DOE Funds $13M Project for Adapting Scientific Software for HPC

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A new project involving co-principal investigator and LLNL computer scientist Ignacio Laguna will examine the numerical aspects of porting scientific applications to HPC platforms

A project involving researchers at Lawrence Livermore National Laboratory (LLNL) and national lab and academic collaborators has received U.S. Department of Energy (DOE) funding as part of an effort to adapt scientific software for next-generation high-performance computing (HPC) systems.

The project is a collaboration among LLNL, the University of Utah (lead investigator Ganesh Gopalakrishnan and Pavel Panchekha), Pacific Northwest National Laboratory (Ang Li), the University of California, Davis (Cindy Rubio-Gonzalez) and the University of Washington (Zachary Tatlock).

The recent DOE awards, totaling more than $13 million, are managed through DOE’s Office of Science, Advanced Scientific Computing Research (ASCR) program. For a full list of funded projects, click here.

The project, “ComPort: Rigorous Testing Methods to Safeguard Software Porting,” will address one of the major challenges for scientific computing — the numerical aspects of porting scientific applications to different HPC platforms. The need for solutions is becoming more urgent as supercomputers increasingly integrate various combinations of central and graphics processing units (CPUs and GPUs), accelerators and software, according to researchers.

The rising heterogeneity of HPC hardware can affect the numerical integrity of codes, meaning that software that runs on one system may not produce the same results on a different one, explained ComPort project co-principal investigator and LLNL computer scientist Ignacio Laguna. The challenge will become even more complex as DOE enters the exascale era, where computers will exceed one quintillion calculations per second, Laguna added.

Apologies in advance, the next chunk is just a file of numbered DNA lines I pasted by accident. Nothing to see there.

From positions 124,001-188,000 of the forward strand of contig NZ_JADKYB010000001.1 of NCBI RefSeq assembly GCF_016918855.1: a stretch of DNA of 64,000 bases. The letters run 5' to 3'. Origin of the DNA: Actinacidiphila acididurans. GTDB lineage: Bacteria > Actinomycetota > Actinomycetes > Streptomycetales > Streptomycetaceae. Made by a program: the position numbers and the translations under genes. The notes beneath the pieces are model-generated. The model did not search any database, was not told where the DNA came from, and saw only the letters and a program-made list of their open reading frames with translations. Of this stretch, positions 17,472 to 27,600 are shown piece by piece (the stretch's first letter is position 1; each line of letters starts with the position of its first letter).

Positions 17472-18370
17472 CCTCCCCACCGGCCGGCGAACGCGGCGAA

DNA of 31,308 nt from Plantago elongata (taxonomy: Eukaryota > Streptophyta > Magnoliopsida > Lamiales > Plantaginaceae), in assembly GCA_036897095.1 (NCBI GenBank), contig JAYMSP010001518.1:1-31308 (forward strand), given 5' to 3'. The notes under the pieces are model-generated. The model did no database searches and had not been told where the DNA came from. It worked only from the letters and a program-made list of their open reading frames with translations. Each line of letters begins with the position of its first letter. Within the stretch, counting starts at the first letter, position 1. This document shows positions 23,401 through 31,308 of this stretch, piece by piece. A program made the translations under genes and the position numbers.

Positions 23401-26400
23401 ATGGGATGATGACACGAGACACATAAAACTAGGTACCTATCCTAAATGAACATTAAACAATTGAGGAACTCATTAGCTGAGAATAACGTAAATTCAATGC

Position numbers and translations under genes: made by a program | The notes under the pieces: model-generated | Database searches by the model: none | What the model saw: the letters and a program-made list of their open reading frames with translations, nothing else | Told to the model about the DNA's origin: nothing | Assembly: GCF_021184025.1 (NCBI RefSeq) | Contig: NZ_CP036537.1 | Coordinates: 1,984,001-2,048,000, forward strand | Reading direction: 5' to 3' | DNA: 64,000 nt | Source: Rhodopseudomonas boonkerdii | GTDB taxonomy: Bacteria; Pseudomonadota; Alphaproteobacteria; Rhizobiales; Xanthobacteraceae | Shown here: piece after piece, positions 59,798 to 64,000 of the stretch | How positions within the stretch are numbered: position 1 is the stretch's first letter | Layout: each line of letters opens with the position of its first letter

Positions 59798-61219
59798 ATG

“The ComPort software tools will allow large LLNL’s scientific simulations to produce numerical computations that are more robust and reproducible in next-generation supercomputers,” Laguna said.

The project will compare validated results from previous versions and rigorously test the numerical behavior of hardware and software to verify whether computational results agree with expected answers, according to Laguna. Additionally, automated ComPort software tools will provide high-level user feedback to diagnose and repair software applications to maintain correctness despite changing hardware and compilers.

A number of tools developed as part of the Lab’s Advanced Technology Development and Mitigation Next Generation Computing Enablement project, such as FLiT and FPChecker, were essential in the award’s selection, Laguna said.